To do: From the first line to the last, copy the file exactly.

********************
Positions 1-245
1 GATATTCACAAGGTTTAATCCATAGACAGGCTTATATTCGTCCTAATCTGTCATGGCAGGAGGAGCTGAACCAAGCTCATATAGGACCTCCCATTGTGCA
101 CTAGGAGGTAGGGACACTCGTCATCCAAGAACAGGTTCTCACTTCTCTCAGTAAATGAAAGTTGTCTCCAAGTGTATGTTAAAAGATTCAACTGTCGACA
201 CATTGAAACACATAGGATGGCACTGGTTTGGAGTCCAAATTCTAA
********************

Positions 1-245
1 GATATTCACAAGGTTTAATCCATAGACAGGCTTATATTCGTCCTAATCTGTCATGGCAGGAGGAGCTGAACCAAGCTCATATAGGACCTCCCATTGTGCA
101 CTAGGAGGTAGGGACACTCGTCATCCAAGAACAGGTTCTCACTTCTCTCAGTAAATGAAAGTTGTCTCCAAGTGTATGTTAAAAGATTCAACTGTCGACA
201 CATTGAAACACATAGGATGGCACTGGTTTGGAGTCCAAATTCTAA